Greetings KuKd Strong Mommas and Inquisitive Guests!
Yesterday, as K and I were doing a bitchin' nine-hour bike ride from the mountains of Slovakia to the Danube River, I got really tired and hungry and sunburned feeling toward the end. Everything was closed and we couldn't find food, which makes me more crabby than most predicaments. So, to make the time go faster, I did the following inside my brain: 1) had an epiphany; and 2) wrote a poem that had absolutely nothing to do with KuKd.
First, the epiphany: I really want to allow myself to talk about things besides KuKd on this blog, because, as I've mentioned, part of my KuKd Survival Strategy has been to let go and move on. That is, reach a point where I can - and do- have an identity, a personality, a life, beyond KuKd. And I'm pretty dang sure I've achieved that (let's make that our little secret, though, for the BOGS would certainly argue disapprovingly that one NEVER "moves on").
The problem is, I personally don't like it when you think a blog is going to be about one thing and ends up being about something else entirely, or worse, seems to be about nothing in particular. I mean, if I don't see the point of a given blog in like two seconds, I say screw it and go play with Tebow instead. This world is ADD-inducing enough.
But therein lies the dilemma: isn't talking about other things actually related to Kukd, because it's part of the KuKd healing process? Isn't dwelling SOLELY on KuKd rather counterproductive, if not downright irritating? I'm sort of irritating myself with all this KuKd talk. And yet, will talking about other things give my reader ADD?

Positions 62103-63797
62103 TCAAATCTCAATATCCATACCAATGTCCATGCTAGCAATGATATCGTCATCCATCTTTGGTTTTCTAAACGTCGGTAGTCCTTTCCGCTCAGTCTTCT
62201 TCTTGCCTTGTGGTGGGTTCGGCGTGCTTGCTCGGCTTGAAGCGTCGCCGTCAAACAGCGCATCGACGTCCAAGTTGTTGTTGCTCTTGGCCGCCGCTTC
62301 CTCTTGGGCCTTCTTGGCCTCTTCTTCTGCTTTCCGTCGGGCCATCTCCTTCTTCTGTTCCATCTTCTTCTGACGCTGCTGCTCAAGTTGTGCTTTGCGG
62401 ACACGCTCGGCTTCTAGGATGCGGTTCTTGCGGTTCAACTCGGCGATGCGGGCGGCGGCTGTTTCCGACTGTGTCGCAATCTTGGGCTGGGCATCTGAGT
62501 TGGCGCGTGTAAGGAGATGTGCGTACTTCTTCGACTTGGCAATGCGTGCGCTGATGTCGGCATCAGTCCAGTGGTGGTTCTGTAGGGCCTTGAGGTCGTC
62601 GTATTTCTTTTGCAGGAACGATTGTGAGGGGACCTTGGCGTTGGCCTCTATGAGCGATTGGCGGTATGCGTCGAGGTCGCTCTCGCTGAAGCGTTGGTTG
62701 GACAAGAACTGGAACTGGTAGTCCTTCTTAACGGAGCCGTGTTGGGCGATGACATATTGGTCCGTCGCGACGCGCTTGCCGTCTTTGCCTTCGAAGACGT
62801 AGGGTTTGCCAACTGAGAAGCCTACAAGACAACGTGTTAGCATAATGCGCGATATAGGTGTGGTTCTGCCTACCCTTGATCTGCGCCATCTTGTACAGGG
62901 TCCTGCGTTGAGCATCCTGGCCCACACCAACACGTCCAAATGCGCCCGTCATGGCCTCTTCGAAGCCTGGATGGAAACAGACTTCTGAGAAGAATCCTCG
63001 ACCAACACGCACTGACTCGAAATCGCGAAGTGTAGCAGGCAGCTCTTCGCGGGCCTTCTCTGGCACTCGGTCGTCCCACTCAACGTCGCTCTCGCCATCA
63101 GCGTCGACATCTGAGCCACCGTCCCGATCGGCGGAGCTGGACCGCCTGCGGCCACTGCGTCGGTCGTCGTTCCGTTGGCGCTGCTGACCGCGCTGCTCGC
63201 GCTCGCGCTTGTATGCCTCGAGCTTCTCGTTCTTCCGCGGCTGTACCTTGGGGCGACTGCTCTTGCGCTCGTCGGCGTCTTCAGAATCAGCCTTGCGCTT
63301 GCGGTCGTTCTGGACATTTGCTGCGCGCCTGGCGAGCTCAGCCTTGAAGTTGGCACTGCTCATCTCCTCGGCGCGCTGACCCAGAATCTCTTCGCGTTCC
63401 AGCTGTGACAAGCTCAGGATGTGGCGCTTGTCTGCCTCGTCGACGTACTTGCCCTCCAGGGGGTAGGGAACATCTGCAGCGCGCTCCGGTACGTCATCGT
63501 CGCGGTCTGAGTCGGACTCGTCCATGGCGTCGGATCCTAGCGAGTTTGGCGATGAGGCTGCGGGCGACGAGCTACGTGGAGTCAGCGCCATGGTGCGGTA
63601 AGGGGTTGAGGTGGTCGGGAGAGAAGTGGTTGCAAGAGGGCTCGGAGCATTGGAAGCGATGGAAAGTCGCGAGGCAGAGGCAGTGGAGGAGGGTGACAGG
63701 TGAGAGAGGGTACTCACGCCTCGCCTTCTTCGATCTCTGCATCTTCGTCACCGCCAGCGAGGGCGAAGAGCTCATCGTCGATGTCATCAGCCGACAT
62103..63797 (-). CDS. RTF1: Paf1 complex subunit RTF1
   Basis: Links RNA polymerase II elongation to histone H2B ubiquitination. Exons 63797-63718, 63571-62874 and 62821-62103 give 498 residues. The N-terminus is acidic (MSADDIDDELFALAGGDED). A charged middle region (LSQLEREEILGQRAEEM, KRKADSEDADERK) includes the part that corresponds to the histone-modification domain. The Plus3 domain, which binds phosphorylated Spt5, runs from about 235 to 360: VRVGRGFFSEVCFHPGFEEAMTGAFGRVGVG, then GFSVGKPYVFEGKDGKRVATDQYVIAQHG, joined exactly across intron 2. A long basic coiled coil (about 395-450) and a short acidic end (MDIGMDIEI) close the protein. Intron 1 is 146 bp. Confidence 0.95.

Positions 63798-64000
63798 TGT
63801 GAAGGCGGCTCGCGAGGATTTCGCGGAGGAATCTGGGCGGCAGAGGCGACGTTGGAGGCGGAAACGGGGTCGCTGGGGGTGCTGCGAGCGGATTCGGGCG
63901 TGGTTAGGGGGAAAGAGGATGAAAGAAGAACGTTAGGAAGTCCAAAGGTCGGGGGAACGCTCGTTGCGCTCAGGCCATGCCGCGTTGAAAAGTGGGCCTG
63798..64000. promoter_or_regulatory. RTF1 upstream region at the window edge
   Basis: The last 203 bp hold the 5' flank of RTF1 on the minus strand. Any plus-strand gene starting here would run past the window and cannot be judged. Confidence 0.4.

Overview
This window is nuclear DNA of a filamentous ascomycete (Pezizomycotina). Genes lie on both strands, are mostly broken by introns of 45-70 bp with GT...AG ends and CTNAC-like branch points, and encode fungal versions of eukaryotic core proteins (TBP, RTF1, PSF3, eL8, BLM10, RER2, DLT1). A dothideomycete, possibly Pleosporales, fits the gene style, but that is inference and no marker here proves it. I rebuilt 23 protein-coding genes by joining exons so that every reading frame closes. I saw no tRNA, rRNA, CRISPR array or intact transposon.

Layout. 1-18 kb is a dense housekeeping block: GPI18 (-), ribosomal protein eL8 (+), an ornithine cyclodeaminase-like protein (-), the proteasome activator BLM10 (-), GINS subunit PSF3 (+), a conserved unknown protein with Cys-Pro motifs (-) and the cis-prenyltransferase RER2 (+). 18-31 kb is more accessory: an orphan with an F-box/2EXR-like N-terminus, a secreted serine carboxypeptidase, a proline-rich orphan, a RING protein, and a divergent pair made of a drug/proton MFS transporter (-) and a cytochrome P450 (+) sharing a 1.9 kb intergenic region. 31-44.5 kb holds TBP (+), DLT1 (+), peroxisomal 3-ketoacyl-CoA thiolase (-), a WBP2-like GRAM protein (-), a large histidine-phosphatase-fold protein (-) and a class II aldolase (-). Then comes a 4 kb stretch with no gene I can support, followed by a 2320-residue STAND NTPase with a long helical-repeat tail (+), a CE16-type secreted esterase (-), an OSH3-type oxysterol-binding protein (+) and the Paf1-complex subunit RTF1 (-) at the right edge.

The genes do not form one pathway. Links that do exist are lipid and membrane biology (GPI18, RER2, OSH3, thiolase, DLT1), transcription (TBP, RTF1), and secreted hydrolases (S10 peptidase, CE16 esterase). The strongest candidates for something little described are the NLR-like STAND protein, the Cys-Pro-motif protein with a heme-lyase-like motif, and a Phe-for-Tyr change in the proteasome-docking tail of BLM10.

I'm going to gamble that it's OK for me to touch on other topics, to not connect every single little life experience and observation with stillbirth and miscarriage in some way. And if a few people get ADD from my blog, I wish them well. So there's my epiphany.
Next, the poem, which K wrote on his blog but I'll add here, to kick off my whole not-dwelling-on-KuKd identity transformation in the blogosphere:
Riding through Slovakia, I’m in a famished mood.
The villages are cute and all, but don’t have any food.
I really want a burger with a side of tater tots.
Or a chicken-fried schnitzel, wrapped in bacon, lots and lots.
There’s one little shop that might have food. It’s hard to tell.
But the doors are shut and locked. On a Tuesday? What the hell?
There’s a place across the street with tables and some chairs.
I ask if they have food, but all I get are mean stares.
I rummage through my bag again to see if food is there,
But all I find are breadcrumbs and some dirty underwear.
When we cross the Danube, I’m going to find some meat.
Because only one thing’s certain: southern Slovaks do not eat!